In this course we cover program design. Students in the Polestar Pilates Comprehensive series learn how to design a specific program that meets the needs of the client in front of them. For instance, what kind of program might you give to someone who has been sedentary due to an intense and focused work life, and how might that program differ from someone who’s life keeps them bouncing in all directions.
And once we’ve learned about program design, then we begin to talk about ways in which to communicate with the client to get the best possible outcome. Students learn how to work with different learning styles and learn the best strategies for communication so that their future clients feel safe and free to be themselves.
And what about folks with injuries? Students in the Polestar Pilates Comprehensive series learn how to modify anything and everything for any person with which they might come in contact. When becoming Pilates Teachers, students learn that everybody can do Pilates no matter what their past injuries or past accomplishments. The most acute injury can begin the process of healing and the most accomplished athlete can be challenged and improve performance. Pilates is for anybody and everybody and every student that goes through the process of becoming Pilates Teachers with Polestar knows how to help their clients succeed.
So for the next six months, on this blog, you will hear about the progress of the amazing students who have found Polestar Pilates and its unique way to work with every individual. You will hear stories of accomplishments, challenges and growth. Bodies will change before our very eyes as everyone begins the process of moving in every plane of motion with the most balanced and efficient movement! What a journey we are on! I can’t wait for it to continue!
Learn about our next series here
“Certification refers to the confirmation of certain characteristics of an object, person, or organization. This confirmation is often, but not always, provided by some form of external review, education, assessment, or audit. Accreditation is a specific organization’s process of certification” – Wikipedia
That is a long definition above, and I quote it here to make a point. By definition, there is no such thing as a training that is also a Pilates Teacher Certification. To become certified first you must graduate from a Pilates Teacher Training and then you take the certifying exam from an accredited third party. In the United States the accredited third party is The Pilates Method Alliance.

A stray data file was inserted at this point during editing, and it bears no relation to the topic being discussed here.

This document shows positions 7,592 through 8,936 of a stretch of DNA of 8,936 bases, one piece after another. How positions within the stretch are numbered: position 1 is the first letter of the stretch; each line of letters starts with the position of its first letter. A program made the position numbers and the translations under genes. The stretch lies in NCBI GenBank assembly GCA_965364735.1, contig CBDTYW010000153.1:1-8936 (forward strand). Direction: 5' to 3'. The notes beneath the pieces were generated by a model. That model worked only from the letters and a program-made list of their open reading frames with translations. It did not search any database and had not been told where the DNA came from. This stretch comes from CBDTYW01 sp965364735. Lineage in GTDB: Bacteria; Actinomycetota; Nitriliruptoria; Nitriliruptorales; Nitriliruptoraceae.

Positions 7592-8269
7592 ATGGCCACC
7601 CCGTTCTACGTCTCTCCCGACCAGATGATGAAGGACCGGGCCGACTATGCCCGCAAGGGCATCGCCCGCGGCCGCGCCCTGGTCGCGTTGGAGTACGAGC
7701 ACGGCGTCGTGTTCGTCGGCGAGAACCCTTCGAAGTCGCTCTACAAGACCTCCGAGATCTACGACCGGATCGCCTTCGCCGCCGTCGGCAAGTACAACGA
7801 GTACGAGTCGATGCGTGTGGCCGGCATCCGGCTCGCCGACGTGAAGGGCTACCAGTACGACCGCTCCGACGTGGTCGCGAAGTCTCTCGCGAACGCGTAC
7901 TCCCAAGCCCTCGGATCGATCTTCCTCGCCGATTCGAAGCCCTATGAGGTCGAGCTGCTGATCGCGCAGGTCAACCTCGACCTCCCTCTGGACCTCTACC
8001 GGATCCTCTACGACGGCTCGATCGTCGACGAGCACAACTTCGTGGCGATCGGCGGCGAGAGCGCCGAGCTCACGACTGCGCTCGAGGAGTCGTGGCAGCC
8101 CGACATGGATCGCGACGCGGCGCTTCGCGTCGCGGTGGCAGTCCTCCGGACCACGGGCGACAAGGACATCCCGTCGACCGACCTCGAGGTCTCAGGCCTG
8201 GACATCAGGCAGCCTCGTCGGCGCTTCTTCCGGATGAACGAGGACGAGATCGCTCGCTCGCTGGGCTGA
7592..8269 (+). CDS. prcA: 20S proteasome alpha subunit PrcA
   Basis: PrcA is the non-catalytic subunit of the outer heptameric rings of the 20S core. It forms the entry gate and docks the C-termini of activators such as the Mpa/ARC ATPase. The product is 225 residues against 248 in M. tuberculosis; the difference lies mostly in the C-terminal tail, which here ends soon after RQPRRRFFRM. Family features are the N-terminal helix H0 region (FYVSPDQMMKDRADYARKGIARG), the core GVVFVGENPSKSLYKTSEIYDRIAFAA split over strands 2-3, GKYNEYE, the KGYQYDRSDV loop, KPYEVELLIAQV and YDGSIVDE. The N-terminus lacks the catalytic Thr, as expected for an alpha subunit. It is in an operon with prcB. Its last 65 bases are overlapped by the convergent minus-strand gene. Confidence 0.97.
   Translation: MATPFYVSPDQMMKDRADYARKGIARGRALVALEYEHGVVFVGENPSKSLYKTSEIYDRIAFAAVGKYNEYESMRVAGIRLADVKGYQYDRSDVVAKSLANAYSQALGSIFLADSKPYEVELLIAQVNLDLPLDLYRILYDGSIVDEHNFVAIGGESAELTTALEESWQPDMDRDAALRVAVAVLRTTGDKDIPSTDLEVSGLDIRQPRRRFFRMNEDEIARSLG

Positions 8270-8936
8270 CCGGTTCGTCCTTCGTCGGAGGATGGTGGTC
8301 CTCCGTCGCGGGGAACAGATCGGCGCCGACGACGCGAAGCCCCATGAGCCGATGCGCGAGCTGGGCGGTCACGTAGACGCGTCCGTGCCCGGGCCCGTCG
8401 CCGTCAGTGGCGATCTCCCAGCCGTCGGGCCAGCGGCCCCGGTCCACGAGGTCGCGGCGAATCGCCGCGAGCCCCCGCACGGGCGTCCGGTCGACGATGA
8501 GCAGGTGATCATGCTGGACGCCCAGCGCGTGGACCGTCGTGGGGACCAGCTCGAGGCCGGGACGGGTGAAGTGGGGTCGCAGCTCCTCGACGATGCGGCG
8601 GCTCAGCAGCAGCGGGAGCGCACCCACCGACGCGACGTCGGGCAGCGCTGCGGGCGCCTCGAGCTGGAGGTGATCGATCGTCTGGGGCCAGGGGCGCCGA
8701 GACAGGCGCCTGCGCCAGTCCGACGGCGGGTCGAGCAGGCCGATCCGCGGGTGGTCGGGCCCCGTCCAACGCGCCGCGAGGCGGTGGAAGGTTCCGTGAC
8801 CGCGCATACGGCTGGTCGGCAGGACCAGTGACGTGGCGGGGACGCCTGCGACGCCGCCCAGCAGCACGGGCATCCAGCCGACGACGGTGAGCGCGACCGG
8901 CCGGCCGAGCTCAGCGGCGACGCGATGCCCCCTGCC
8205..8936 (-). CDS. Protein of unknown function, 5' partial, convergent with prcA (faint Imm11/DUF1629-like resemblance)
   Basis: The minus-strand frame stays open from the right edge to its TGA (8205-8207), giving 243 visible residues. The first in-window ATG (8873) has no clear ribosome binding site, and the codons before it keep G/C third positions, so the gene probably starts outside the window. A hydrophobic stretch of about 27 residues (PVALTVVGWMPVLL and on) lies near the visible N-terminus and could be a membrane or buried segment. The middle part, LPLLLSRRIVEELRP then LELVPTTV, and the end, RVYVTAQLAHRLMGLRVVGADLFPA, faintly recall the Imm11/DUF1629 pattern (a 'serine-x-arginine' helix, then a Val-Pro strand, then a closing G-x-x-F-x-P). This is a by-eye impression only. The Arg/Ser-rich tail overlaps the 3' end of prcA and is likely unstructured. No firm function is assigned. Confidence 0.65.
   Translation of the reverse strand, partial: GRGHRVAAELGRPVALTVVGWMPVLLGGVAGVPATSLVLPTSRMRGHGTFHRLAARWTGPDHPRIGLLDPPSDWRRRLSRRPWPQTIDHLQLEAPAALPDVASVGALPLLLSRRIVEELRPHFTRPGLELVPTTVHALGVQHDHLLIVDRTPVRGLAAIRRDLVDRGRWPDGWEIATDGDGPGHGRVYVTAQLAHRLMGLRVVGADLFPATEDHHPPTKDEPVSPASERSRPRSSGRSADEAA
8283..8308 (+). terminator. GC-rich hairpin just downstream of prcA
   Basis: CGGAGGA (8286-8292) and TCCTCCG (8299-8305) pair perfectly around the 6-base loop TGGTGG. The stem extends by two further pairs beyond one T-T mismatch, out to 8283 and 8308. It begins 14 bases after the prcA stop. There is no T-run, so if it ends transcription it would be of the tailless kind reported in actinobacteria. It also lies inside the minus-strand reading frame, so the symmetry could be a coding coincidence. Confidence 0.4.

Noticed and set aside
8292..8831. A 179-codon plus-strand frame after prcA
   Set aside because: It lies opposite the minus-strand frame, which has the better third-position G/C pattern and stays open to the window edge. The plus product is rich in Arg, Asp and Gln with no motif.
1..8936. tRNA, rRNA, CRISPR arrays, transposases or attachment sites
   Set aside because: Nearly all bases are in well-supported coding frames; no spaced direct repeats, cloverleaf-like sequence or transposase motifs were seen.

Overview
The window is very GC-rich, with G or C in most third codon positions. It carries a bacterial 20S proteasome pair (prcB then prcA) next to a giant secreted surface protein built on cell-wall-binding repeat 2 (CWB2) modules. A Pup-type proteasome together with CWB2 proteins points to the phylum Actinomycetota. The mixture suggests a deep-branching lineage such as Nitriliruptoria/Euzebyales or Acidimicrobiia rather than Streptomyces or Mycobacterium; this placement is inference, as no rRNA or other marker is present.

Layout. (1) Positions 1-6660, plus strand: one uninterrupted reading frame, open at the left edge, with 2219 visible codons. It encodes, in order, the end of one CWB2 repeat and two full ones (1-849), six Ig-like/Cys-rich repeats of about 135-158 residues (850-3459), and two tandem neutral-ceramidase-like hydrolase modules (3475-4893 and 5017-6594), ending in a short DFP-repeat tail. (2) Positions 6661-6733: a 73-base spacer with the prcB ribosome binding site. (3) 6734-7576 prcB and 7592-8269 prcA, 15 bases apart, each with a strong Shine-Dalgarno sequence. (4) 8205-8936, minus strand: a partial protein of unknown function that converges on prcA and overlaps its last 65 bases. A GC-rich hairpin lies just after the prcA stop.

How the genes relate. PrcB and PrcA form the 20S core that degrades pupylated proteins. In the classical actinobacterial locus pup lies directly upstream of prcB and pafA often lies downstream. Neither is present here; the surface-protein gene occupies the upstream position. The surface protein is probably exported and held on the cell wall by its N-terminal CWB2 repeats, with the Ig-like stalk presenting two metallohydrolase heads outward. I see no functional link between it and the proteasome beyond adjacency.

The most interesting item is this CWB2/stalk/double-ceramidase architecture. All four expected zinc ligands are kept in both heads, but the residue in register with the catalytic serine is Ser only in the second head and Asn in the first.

For Instance, I encourage students to take the Polestar Pilates Comprehensive Series to become a Pilates Teacher, however at the end of that process it is important to then register for the Pilates Method Alliance Certification Exam. This exam is created by a group of experts in the Pilates field and the third party system of it all helps keep the qualities of Pilates instruction high.
So now the question becomes what does one look for in a Pilates Teacher Training? To qualify for the Pilates Method Alliance Certifying exam you must complete a comprehensive Pilates Training. Thus there are’t Pilates Mat Certifications or Pilates Reformer certification. You can certainly take a Pilates Mat Training or a Pilates Reformer training, but to sit for the certifying exam, you must understand all of the Pilates apparatus. It is also important that any training you consider also covers adaptations for injury, scope of practice, and history of the Pilates Method.
My bias is of course the Polestar Pilates Comprehensive series, but I also want to make sure that any student that is looking to be certified as a Pilates teacher researches the possibility and finds the best program for them. Does the Pilates teacher training that you’re thinking about support the Pilates Method Alliance? Does it have a curriculum that covers program design and meeting every client exactly where they are in their movement journey. Does the Pilates teacher training cover all of the apparatus? These are all questions that need to be asked when looking for a Pilates Teacher training. And if you’re looking for the best, be sure to check out the Polestar Pilates Comprehensive series for the latest developments in Pilates research and movement efficiency.
At The Pilates Studio in Hadley, we are happy to host the Polestar Pilates Comprehensive series every year. Our next series starts in September! Check here for the dates and times! Once you finish you’ll be eligible to sit for the Pilates Method Exam and complete the Pilates Teacher Certification process.